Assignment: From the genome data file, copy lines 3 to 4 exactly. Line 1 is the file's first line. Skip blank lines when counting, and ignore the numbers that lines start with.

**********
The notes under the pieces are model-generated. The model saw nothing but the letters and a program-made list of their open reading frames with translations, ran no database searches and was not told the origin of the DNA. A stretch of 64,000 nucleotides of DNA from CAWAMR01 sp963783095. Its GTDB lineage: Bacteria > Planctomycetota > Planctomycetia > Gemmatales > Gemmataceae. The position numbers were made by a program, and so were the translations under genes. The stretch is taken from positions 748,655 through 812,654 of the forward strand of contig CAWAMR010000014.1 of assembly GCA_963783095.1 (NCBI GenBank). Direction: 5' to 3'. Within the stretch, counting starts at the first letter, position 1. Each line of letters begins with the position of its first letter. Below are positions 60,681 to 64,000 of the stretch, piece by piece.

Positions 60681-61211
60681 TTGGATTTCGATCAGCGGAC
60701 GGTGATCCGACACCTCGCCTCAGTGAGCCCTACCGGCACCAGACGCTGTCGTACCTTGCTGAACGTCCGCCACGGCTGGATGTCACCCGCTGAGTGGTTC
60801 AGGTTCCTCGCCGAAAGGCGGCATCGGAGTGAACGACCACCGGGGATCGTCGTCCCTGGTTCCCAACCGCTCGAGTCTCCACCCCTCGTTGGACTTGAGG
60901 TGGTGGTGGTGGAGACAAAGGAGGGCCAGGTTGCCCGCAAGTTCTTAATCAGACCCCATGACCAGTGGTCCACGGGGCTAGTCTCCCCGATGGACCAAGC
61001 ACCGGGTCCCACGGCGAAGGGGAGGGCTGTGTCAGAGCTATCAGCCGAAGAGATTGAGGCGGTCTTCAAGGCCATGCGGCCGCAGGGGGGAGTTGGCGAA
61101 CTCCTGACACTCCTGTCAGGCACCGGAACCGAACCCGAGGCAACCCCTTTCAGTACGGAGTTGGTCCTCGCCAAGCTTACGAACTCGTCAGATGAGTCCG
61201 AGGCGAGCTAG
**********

60681 TTGGATTTCGATCAGCGGAC
60701 GGTGATCCGACACCTCGCCTCAGTGAGCCCTACCGGCACCAGACGCTGTCGTACCTTGCTGAACGTCCGCCACGGCTGGATGTCACCCGCTGAGTGGTTC